Staring down prejudice in your cap and gown

As a matter of principle, I agree with Gabriel Arana when he writes this (fair warning, this is Bill Maher-related):

But he should speak at Berkeley. I won’t argue that prejudice against Muslims isn’t “dangerous.” But bad ideas, like family secrets, are less harmful when exposed. In this case, Maher’s views should be aired and shot down. Academic institutions are the ideal forum for this; as opposed to our public discourse, in the university setting it’s harder to take cheap shots or win simply by being loud. Instead of disinviting Maher, why not have him debate Reza Aslan, the Iranian-American scholar who so eloquently took him to task on CNN? Many Americans share Maher’s facile views of Islam. What better place to challenge these views than at Berkeley?

As for the claim that his appearance would “perpetuate a dangerous learning environment,” toughen up: social justice requires courage, and prejudice against Muslims needs to be stared down.

More speech is better than less and bad ideas should be publicly aired so that they can be exposed and refuted, no question. The devil is in the details, though. If Bill Maher were being invited to Berkeley to give a talk on the horrors of Islam that would be followed by a tough Q&A session, then there would be an opportunity to challenge his views. If he were being invited to participate in a debate on Islam’s role in the world, then there would be an opportunity for his views to be shot down. But Maher is being invited to give a commencement address, a role that privileges and honors his words and allows no opportunity for anyone to challenge them or for Maher to face any feedback.

I don’t have any strong convictions on whether this commencement speaker should be dis-invited from this commencement ceremony (and I find it hard to believe that Maher would turn a commencement address into another harangue about Islam, but what do I know?), but I have a hard time with the argument that commencement addresses are important opportunities for standing up to unpopular or unsavory speech. Anybody who’s ever attended a commencement ceremony knows that’s just not the case. I guess those students who are upset about Maher being there could stage some kind of protest during the ceremony, but that will just ruin the ceremony for everybody, themselves included. The fact of the matter is that it’s their commencement ceremony (along with the other graduating students who aren’t put out by having Maher there, of course). It seems like they (the student body generally speaking) ought to be allowed to have some input into how their graduations will be celebrated, doesn’t it?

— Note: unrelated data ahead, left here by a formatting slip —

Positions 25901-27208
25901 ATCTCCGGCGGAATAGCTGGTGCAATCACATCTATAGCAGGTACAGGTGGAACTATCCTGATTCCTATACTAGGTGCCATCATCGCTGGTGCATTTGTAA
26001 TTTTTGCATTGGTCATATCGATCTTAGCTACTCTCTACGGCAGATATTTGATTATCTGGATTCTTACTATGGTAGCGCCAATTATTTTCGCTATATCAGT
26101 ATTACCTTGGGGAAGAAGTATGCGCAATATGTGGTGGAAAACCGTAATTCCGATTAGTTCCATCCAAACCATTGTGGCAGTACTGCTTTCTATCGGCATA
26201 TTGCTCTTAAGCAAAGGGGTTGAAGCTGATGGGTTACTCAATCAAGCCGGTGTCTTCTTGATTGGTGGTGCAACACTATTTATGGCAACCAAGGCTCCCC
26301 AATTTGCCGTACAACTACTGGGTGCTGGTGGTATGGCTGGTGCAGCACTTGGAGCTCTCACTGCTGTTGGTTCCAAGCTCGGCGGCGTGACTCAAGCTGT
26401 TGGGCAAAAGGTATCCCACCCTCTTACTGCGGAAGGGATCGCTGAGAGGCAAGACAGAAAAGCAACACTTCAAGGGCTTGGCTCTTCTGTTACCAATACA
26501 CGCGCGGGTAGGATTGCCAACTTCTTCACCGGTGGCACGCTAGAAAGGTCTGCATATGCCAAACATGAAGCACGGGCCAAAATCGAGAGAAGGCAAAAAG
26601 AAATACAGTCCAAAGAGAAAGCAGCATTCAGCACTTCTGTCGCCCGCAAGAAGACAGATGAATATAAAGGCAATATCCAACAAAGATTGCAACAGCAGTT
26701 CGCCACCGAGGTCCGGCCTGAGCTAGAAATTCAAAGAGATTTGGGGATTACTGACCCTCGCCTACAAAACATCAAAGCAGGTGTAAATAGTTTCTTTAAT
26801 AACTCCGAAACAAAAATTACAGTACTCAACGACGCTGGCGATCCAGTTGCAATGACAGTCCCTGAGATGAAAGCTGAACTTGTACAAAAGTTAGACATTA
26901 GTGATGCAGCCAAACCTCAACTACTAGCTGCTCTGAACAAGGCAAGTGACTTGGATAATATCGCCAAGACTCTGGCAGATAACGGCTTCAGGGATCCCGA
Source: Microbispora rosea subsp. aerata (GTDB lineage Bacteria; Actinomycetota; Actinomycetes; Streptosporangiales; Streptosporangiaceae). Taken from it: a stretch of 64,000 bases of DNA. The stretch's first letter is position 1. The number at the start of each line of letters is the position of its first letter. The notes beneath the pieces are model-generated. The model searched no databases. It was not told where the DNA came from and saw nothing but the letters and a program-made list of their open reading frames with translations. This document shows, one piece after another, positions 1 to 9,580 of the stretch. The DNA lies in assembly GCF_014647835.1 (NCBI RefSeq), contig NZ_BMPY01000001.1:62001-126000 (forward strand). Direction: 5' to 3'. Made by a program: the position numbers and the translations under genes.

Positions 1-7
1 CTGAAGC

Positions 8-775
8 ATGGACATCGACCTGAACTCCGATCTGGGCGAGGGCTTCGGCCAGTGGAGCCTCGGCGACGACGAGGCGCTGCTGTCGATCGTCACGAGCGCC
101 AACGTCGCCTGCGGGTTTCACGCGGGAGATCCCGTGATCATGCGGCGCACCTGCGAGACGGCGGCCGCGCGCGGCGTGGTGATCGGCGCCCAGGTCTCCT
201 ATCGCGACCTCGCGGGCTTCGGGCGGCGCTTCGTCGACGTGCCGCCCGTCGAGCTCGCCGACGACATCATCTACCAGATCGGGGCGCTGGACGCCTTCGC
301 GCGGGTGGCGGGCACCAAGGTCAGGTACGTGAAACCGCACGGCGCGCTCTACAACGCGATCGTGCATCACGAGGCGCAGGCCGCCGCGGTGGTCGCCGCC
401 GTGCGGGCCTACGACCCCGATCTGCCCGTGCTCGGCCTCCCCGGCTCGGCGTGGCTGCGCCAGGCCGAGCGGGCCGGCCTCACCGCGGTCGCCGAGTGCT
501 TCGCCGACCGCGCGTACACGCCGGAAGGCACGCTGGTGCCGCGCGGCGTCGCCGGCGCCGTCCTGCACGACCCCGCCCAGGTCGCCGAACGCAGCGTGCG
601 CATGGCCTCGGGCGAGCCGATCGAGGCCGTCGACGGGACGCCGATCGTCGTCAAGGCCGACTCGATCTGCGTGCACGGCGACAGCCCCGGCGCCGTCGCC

Funny story: as I was writing this I got the funny feeling that I’d covered this ground once before. Lo and behold, I had:

For one thing, at the risk of repeating myself, there’s no “engagement” with a commencement speech. A student’s choices there are “be talked at” and “don’t go.” For another thing, if you want to expose students “to hearing from people from different walks of life, professions, experiences and philosophical and political points of view,” then next year have a single mother on food stamps give your commencement speech, or some kid who got railroaded into prison on a misdemeanor by one of our Galtian judges who’s on the payroll of a private prison company. I guarantee you they need the speaking fee a hell of a lot more than Christine Lagarde does. The rotating and indistinguishable Masters of the Universe types who are always chosen to give these speeches aren’t going to expose your students to anything by which they haven’t already been, and will forever be, bombarded, in the newspaper, online, on TV, and, yes, in the classroom. Christine Lagarde hasn’t been “censored.” Condoleeza Rice hasn’t been “censored.” Some students found the idea of their tuition money going to pay these people to speak at their graduation distasteful, and so those people are no longer speaking at those ceremonies. Oh, the humanity!

Author: DWD

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